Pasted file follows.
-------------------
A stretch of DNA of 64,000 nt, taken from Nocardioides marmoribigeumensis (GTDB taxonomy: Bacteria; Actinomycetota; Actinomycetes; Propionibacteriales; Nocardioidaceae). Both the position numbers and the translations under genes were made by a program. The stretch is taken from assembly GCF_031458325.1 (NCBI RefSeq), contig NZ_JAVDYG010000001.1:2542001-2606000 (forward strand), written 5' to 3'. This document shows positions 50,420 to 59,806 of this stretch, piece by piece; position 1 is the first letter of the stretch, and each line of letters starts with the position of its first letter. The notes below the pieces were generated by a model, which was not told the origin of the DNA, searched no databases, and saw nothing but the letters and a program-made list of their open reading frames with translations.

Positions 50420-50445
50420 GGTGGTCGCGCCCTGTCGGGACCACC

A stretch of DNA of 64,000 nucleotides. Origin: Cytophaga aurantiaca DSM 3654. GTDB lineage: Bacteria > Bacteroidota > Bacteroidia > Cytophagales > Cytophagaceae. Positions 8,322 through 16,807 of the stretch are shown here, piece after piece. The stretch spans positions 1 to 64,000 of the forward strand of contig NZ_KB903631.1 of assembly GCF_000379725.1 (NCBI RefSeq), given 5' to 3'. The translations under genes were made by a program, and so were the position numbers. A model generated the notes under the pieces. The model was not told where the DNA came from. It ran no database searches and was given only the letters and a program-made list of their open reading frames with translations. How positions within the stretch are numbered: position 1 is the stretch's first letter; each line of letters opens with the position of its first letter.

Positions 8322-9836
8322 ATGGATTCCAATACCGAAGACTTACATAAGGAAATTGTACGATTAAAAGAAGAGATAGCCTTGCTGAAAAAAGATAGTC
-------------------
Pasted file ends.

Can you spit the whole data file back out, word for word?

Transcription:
A stretch of DNA of 64,000 nt, taken from Nocardioides marmoribigeumensis (GTDB taxonomy: Bacteria; Actinomycetota; Actinomycetes; Propionibacteriales; Nocardioidaceae). Both the position numbers and the translations under genes were made by a program. The stretch is taken from assembly GCF_031458325.1 (NCBI RefSeq), contig NZ_JAVDYG010000001.1:2542001-2606000 (forward strand), written 5' to 3'. This document shows positions 50,420 to 59,806 of this stretch, piece by piece; position 1 is the first letter of the stretch, and each line of letters starts with the position of its first letter. The notes below the pieces were generated by a model, which was not told the origin of the DNA, searched no databases, and saw nothing but the letters and a program-made list of their open reading frames with translations.

Positions 50420-50445
50420 GGTGGTCGCGCCCTGTCGGGACCACC

A stretch of DNA of 64,000 nucleotides. Origin: Cytophaga aurantiaca DSM 3654. GTDB lineage: Bacteria > Bacteroidota > Bacteroidia > Cytophagales > Cytophagaceae. Positions 8,322 through 16,807 of the stretch are shown here, piece after piece. The stretch spans positions 1 to 64,000 of the forward strand of contig NZ_KB903631.1 of assembly GCF_000379725.1 (NCBI RefSeq), given 5' to 3'. The translations under genes were made by a program, and so were the position numbers. A model generated the notes under the pieces. The model was not told where the DNA came from. It ran no database searches and was given only the letters and a program-made list of their open reading frames with translations. How positions within the stretch are numbered: position 1 is the stretch's first letter; each line of letters opens with the position of its first letter.

Positions 8322-9836
8322 ATGGATTCCAATACCGAAGACTTACATAAGGAAATTGTACGATTAAAAGAAGAGATAGCCTTGCTGAAAAAAGATAGTC